A Report On Software Quality

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“Quality of software product is often described in vague and broad terms. As a consequence it makes it difficult for software engineers and users to determine how quality influences their assignment and it is almost impossible for test engineers to evaluate the quality of the software product as no concrete and quantitative reference, of what quality in that context means, exists. Hence a possible way to define and measure software product quality is required. The expert designers and system analysts in general apply several methods of quality control during the differenct stages of the development of softwares.”

More on Software Quality…

‘Software quality’ is gaining its due importance. Many people think of the phrase as an contradiction, much like ‘military intelligence’ and ‘obedient teenager’. Flawed software is widely believed to be the reason for several spectacular mission failures. The most recent of these being NASA’s Mars Observer, which became silent, just three days before it was scheduled to enter its orbit around that planet.

Software quality is real. The challenge lies in measuring this intangible feature, so that it can be controlled and improved. And the smart thing to do when measuring intangibles is to take more than one approach and see if they converge. One approach to measuring software quality is to count the number of defects at each stage of testing and divide by some measure of size, like thousand lines of code, to arrive at the defect density. This tells us how well the software is meeting the precise specifications against which it was designed. Several measures analogous to defect density can be conceived and used. Unfortunately this cannot be the only approach, as it depends a lot on the thoroughness of our testing and the completeness of the specifications themselves.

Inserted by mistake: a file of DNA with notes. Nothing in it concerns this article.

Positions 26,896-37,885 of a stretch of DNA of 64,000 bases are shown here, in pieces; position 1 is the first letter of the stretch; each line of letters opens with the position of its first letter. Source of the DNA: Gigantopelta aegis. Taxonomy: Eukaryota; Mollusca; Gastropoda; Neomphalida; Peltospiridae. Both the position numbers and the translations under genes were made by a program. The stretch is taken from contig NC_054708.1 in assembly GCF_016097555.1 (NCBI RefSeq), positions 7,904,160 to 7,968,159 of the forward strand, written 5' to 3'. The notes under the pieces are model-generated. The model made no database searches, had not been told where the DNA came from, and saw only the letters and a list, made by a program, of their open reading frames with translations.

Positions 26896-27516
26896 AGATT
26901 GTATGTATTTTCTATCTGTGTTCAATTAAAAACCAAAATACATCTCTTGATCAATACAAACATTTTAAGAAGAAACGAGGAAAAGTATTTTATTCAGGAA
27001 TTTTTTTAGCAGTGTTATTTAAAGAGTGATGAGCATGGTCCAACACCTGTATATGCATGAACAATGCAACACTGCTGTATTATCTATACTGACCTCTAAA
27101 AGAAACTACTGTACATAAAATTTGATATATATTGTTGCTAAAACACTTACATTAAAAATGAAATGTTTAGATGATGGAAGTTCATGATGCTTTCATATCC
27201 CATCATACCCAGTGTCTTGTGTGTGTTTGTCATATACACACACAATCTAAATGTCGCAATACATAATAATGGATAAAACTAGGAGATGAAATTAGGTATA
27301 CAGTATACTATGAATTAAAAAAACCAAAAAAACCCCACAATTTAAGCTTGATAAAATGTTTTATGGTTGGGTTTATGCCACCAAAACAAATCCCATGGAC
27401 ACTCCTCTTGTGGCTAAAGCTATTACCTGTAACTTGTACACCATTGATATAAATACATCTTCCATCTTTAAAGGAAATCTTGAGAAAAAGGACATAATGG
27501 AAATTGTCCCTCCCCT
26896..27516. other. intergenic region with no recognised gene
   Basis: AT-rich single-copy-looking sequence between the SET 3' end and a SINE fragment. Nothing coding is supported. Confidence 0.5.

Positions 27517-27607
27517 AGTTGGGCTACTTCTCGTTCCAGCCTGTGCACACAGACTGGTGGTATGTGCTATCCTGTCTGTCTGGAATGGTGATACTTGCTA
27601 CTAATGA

A simpler approach is to poll customer satisfaction and find out whether the software meets the general requirements of the user it was designed for. A customer can often label a bug-free code with poor quality, if it is difficult to install and use and does not do what the customer thinks it rightly should.

Both these approaches assess quality after the event, and can at best lead to improvements when the next piece of software is designed. The third approach focuses on measuring quality as it is created, by measuring compliance with a good process for doing every task in the chain that ultimately results in the finished software. High compliance creates a confidence in the finished artifact. Also, this way, any deviations can be trapped and corrected early, more effectively, often at lower cost.